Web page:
Ekşi pointed out that this situation can be experienced in all vegetables, and bacteria called Clostridium can develop in beans, peas, eggplant, zucchini, carrots, in other words, all vegetables except tomatoes, which have a slightly high acidity. This also applies to canned meat and fish. If we do not comply with the sterilization conditions, we can make these foods that we make safe at home, on the contrary, harmful. “These autoclaves, which I call pressure cooker-like, also have a valve to evacuate the air or to turn it off and raise the temperature. But it is also necessary to have a temperature indicator on the lid. When we close the valve, we should see ‘how many degrees Celsius’ it has come. Let’s say we want 121 degrees Celsius and we got there. If we turn the fire down, the temperature stays at this level. Let’s say we want to keep it at this temperature for 20 minutes, we need to keep it on low heat for that long and then leave it to cool. In other words, we cannot do this with any device that does not have a temperature indicator. There are also home scale devices of this type. Necessary information can be obtained from the District Directorate of Agriculture in this regard. It can be difficult to get these devices home one by one. My suggestion is to organize on a neighborhood basis, to create a canned food production center in a cooperative-like structure, to buy these devices there, and to produce this type of food in a safer way for families who want it, through imece, respectively.”


prof. Dr. Ekşi noted that the pandemic also created an insecurity against food, but it is known that the virus is not transmitted through food, and said:

“If people are canning at home, especially canned vegetables, they need to boil the vegetable well so that the air in the vegetable tissue can escape. Then put vegetables up to 3/4 of the jar. Add salt water, called fill water, on it. The filling water must be as hot as possible so that the air in the jar is removed and an airless environment is created. Another rule is to leave about 1 centimeter at the top of the jar. Because the temperature will rise during sterilization, vegetables may expand and force the lid. When we add the filling water, we close the lid immediately. The cover is very important, the cover must be sealed. In other words, there should be a rubber-like seal on the side of the jar, so that it can be closed so that no air enters. Usually old covers are used. This is very false. If they use the old cap, the gasket may be deformed, hardened, and it is thought to be closed but may leak air. It is very important that it is not airtight. Then we place the jars in the autoclave for sterilization. Here, too, the temperature and time must be strictly adhered to. This can vary from can to canned, depending on the size of the jar. In general, 20-25 minutes between 115-121 degrees Celsius is sufficient.”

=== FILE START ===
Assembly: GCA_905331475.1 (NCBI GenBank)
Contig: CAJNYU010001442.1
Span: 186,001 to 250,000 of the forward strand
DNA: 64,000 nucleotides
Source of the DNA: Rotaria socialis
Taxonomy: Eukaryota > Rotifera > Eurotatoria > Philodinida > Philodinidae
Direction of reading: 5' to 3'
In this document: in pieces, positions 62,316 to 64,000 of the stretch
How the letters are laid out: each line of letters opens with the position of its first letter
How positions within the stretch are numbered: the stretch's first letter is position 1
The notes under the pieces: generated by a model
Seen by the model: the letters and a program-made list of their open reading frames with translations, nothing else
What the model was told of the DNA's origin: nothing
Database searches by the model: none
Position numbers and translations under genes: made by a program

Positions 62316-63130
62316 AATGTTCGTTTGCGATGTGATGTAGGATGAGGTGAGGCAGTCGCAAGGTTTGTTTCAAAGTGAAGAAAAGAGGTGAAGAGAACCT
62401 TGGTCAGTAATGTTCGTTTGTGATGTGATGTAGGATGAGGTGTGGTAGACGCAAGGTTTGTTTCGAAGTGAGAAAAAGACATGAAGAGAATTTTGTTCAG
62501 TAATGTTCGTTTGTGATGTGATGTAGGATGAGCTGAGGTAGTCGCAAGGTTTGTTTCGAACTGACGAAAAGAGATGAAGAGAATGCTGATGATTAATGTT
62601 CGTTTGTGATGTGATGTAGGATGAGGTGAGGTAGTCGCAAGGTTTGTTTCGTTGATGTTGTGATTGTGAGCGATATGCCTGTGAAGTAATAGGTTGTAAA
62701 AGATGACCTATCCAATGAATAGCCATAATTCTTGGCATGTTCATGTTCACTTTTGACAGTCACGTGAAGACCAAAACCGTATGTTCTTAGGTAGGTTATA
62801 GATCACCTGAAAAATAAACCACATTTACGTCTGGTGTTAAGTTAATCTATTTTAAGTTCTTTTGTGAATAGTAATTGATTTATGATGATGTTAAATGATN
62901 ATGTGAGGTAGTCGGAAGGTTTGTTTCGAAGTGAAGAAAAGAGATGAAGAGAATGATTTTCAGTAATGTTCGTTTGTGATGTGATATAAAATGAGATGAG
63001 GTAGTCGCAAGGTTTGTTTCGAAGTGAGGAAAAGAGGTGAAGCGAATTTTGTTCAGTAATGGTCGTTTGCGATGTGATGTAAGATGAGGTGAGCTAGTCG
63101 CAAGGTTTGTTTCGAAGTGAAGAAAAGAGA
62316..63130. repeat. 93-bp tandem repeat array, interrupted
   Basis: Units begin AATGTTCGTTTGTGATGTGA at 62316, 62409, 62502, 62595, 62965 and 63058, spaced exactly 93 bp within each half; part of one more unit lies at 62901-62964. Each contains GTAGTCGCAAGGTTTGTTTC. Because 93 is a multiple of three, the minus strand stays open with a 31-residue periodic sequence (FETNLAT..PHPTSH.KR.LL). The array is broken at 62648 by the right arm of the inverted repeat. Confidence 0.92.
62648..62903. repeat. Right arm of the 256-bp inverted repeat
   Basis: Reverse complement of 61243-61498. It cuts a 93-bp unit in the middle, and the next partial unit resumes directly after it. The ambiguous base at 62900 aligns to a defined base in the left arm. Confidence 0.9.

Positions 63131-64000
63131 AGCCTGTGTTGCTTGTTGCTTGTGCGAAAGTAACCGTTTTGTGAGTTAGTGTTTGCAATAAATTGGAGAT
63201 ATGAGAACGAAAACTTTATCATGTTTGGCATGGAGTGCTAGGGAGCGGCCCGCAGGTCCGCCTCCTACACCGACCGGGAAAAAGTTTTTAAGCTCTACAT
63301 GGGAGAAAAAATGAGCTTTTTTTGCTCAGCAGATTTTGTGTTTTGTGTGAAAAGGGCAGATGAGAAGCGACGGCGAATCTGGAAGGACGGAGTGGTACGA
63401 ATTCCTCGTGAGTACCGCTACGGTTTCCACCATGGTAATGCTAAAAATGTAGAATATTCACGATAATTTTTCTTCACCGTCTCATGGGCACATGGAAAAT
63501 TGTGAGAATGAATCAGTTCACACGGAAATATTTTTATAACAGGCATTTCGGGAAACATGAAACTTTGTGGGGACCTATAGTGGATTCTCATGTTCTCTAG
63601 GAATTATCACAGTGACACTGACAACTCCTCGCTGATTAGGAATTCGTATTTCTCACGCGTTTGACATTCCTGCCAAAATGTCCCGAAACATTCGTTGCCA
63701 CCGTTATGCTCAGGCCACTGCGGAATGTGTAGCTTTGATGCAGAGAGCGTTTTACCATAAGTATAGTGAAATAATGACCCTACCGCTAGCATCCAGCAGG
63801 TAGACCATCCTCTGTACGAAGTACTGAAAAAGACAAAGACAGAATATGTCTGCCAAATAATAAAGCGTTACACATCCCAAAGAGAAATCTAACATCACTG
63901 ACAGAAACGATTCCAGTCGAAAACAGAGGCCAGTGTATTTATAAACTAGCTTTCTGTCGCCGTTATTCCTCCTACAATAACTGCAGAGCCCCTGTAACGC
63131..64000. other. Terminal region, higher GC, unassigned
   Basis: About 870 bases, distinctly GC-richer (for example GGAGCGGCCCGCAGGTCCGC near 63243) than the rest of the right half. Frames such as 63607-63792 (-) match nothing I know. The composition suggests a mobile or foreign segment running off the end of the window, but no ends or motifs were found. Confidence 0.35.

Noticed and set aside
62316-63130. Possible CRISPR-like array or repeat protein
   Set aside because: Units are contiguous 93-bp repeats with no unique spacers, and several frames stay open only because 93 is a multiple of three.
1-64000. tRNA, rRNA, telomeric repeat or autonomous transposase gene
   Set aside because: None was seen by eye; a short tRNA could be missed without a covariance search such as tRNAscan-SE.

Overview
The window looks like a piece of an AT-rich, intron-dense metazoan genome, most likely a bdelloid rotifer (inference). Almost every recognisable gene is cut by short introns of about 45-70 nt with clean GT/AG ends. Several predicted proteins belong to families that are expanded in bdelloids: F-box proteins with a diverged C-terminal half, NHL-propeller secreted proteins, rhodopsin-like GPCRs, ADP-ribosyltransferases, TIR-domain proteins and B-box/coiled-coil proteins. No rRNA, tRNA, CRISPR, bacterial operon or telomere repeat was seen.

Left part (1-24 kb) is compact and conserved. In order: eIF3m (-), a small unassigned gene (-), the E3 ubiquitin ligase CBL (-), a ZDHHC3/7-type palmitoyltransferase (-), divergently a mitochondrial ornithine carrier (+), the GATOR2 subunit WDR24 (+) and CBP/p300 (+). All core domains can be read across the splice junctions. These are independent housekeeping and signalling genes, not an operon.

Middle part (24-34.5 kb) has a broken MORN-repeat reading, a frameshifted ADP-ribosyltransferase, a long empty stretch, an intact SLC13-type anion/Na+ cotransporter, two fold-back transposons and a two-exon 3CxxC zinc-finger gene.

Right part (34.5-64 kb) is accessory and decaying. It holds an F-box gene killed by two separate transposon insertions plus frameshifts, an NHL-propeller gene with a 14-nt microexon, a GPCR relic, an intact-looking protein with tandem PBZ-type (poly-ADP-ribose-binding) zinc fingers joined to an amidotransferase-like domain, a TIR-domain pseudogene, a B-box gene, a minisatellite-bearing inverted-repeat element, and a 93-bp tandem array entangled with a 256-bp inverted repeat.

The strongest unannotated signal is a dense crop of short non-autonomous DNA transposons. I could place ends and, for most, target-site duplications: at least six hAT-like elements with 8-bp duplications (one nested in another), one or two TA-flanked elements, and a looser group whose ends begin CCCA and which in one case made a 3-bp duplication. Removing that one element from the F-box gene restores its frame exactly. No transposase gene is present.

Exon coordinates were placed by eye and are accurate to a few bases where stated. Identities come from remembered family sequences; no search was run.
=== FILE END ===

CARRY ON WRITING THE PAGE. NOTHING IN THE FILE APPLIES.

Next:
Expressing that if a food is pasteurized or sterilized, room temperature is sufficient for its storage, Ekşi said, “The lower the temperature, the better. However, there is no significant disadvantage in storing it at room temperature, unless the lid is opened. As long as air does not enter the jar, if air does, microorganism can also be transmitted from the air and start to spoil the can. Therefore, as long as the lid is not opened, the shelf life of these foods is generally 2 years, it may be more, but other quality characteristics may change. Even if it is not spoiled, its color and taste may change. It can be stored for 2 years at normal temperature without spoiling.